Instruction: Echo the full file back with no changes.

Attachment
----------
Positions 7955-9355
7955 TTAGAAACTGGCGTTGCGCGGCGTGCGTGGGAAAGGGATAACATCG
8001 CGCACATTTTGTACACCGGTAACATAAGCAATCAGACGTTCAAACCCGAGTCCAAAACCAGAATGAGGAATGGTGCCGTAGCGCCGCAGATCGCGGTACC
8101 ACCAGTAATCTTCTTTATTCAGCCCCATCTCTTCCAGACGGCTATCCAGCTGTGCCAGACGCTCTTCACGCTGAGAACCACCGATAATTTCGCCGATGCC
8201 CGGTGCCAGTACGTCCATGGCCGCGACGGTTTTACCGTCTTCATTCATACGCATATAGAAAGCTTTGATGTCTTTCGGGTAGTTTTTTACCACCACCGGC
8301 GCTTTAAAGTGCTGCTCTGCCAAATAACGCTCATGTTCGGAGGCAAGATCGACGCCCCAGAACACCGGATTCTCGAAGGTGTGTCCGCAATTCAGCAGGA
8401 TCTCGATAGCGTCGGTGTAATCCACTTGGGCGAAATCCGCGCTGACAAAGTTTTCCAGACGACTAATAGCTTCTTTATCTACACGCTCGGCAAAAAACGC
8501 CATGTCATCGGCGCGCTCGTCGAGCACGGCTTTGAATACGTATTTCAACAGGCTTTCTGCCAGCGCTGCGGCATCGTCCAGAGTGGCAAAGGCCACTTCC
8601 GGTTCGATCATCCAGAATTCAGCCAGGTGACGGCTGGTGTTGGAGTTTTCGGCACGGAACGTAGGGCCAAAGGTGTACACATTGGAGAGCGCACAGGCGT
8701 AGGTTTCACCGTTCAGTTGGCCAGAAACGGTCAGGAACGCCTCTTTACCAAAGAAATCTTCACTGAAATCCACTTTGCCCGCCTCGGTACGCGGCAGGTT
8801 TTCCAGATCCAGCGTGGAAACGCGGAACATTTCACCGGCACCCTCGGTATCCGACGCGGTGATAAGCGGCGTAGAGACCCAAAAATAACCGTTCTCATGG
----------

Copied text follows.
Positions 7955-9355
7955 TTAGAAACTGGCGTTGCGCGGCGTGCGTGGGAAAGGGATAACATCG
8001 CGCACATTTTGTACACCGGTAACATAAGCAATCAGACGTTCAAACCCGAGTCCAAAACCAGAATGAGGAATGGTGCCGTAGCGCCGCAGATCGCGGTACC
8101 ACCAGTAATCTTCTTTATTCAGCCCCATCTCTTCCAGACGGCTATCCAGCTGTGCCAGACGCTCTTCACGCTGAGAACCACCGATAATTTCGCCGATGCC
8201 CGGTGCCAGTACGTCCATGGCCGCGACGGTTTTACCGTCTTCATTCATACGCATATAGAAAGCTTTGATGTCTTTCGGGTAGTTTTTTACCACCACCGGC
8301 GCTTTAAAGTGCTGCTCTGCCAAATAACGCTCATGTTCGGAGGCAAGATCGACGCCCCAGAACACCGGATTCTCGAAGGTGTGTCCGCAATTCAGCAGGA
8401 TCTCGATAGCGTCGGTGTAATCCACTTGGGCGAAATCCGCGCTGACAAAGTTTTCCAGACGACTAATAGCTTCTTTATCTACACGCTCGGCAAAAAACGC
8501 CATGTCATCGGCGCGCTCGTCGAGCACGGCTTTGAATACGTATTTCAACAGGCTTTCTGCCAGCGCTGCGGCATCGTCCAGAGTGGCAAAGGCCACTTCC
8601 GGTTCGATCATCCAGAATTCAGCCAGGTGACGGCTGGTGTTGGAGTTTTCGGCACGGAACGTAGGGCCAAAGGTGTACACATTGGAGAGCGCACAGGCGT
8701 AGGTTTCACCGTTCAGTTGGCCAGAAACGGTCAGGAACGCCTCTTTACCAAAGAAATCTTCACTGAAATCCACTTTGCCCGCCTCGGTACGCGGCAGGTT
8801 TTCCAGATCCAGCGTGGAAACGCGGAACATTTCACCGGCACCCTCGGTATCCGACGCGGTGATAAGCGGCGTAGAGACCCAAAAATAACCGTTCTCATGG